Nehemiah takes a census and finds about 50,000 people.
Ezra reads from the Bible all morning to all the people, on a raised stage/pulpit.
The people are grieved, but the leaders call for a joyful feast.
They celebrate the feast of booths, which hadn't been done since Joshua's day.
Nehemiah prays a prayer of confession that first recounts Israel's history according to the Pentateuch, which they read in chapter 8. God has been faithful, and Israel has been consistently sinful. Israel makes a written covenant to this effect.
The signers of the covenant are listed, and then what they commit to, from the Law:
- to keep all God's commands
- to not marry with unbelievers
- to not buy and sell on the Sabbath
- to not charge interest on debt
- to give the land rest every 7 years
- to pay the temple tax and tithe
Most go to their towns to work their land, but a few volunteer to stay in the city.
These men are listed, and the places where others lived.
Priests and Levites listed.
All the Levites assemble and make music at the wall dedication. Ezra leads one choir and Nehemiah the other, while they play on instruments made by King David.
The Levites' musical and sacrificial duties are organized going forward, and their tithes.
Nehemiah goes back to Persia for a time.
When he returns and it becomes known that the Bible says no Ammonite may enter the temple, Nehemiah throws Tobiah the Ammonite (see 4:3) out of the temple.
He enforces many laws the people had resolved to do, but neglected:
- tithing to Levites
- working and selling on Sabbath
- putting away foreigners and unbelieving wives
How this is about Jesus
He teaches the people to be pure in heart and life, pointing them to the Word, like Nehemiah.
He is zealous for God's house, cleansing the temple and corrupt financial dealing.
In the broad sweep of redemptive history, perhaps Nehemiah thought he was fulfilling Amos 9:11-15 (below), but that fulfillment awaited Christ's coming and the inclusion of the Gentiles in the New Testament church.
Nehemiah is often considered a historical root of Pharisees. Their emphasis was on their obedience to the Law of God being the key to God blessing or cursing Israel. This results in great zeal to obey the Law, which is commendable. But by Jesus' day this had become self-righteousness, hypocrisy, and emphasizing minor and extra-biblical duties. Our focus needs to remain on God's sovereign grace, that He blesses us without our help, and also maintaining a zeal to obey God out of gratitude for that grace we have received.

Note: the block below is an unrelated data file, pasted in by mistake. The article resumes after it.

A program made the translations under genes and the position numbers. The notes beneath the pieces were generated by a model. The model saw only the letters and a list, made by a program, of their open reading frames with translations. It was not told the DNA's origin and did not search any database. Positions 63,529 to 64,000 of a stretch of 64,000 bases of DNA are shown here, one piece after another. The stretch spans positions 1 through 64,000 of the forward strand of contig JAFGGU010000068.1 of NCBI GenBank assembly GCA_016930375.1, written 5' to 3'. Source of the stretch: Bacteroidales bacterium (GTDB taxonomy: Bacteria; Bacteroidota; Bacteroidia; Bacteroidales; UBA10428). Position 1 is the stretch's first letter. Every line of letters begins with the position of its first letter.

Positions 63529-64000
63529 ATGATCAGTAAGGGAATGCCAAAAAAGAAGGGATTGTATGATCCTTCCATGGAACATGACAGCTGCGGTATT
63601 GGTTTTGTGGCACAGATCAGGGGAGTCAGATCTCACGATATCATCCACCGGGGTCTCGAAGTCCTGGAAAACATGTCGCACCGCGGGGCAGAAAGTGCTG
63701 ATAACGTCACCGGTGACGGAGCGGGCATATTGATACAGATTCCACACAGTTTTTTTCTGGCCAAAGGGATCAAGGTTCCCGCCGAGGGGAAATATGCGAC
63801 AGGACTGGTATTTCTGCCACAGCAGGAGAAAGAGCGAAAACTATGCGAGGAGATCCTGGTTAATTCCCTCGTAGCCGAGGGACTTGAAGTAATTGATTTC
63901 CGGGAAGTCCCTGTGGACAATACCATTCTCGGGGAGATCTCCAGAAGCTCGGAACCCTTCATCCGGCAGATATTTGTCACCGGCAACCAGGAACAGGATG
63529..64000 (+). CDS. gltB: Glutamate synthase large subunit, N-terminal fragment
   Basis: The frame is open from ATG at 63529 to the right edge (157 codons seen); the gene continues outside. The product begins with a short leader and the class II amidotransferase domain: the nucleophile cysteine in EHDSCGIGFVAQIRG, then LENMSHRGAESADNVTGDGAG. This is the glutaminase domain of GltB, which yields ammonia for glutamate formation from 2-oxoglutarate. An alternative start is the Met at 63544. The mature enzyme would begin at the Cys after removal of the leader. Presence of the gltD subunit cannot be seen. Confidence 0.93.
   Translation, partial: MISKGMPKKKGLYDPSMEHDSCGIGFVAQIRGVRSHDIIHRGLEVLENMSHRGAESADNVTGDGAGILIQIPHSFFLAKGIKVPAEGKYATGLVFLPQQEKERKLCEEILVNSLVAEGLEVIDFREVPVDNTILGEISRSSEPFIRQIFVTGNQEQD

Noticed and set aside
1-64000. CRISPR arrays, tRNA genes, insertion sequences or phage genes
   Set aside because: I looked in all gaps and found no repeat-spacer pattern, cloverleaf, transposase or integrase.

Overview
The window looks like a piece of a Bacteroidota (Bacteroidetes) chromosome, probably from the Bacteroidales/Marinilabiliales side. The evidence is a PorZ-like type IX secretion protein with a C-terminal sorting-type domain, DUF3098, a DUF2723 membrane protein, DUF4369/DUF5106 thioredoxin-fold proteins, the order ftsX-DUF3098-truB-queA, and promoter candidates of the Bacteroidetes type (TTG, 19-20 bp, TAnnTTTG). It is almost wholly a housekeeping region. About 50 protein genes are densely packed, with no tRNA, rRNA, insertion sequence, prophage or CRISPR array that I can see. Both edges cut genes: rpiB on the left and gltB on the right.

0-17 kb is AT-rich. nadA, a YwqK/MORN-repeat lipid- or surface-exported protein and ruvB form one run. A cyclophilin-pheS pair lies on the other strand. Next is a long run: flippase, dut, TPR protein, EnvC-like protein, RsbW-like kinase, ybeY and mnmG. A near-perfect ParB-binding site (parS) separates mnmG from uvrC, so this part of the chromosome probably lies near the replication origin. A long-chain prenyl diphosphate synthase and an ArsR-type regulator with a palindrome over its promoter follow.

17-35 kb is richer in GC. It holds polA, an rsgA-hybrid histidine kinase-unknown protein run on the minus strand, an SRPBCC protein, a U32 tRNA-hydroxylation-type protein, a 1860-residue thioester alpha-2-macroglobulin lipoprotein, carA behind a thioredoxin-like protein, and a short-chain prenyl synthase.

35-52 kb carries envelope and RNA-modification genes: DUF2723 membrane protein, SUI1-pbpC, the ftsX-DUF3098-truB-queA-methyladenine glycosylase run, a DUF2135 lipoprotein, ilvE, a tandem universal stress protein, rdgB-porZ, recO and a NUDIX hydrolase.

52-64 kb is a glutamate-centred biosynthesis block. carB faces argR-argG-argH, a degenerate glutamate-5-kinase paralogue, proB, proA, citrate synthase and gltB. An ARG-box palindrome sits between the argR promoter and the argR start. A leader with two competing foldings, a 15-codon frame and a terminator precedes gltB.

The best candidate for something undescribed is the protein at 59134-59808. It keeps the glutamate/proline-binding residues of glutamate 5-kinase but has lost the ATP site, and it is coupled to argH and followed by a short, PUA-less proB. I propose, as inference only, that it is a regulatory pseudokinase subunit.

On that day I will raise up
The tabernacle of David, which has fallen down,
And repair its damages;
I will raise up its ruins,
And rebuild it as in the days of old;
12 That they may possess the remnant of Edom,
And all the Gentiles who are called by My name,”
Says the LORD who does this thing.
13 “Behold, the days are coming,” says the LORD,
“When the plowman shall overtake the reaper,
And the treader of grapes him who sows seed;
The mountains shall drip with sweet wine,
And all the hills shall flow with it.
14 I will bring back the captives of My people Israel;
They shall build the waste cities and inhabit them;
They shall plant vineyards and drink wine from them;
They shall also make gardens and eat fruit from them.
15 I will plant them in their land,
And no longer shall they be pulled up
From the land I have given them,”
Says the LORD your God.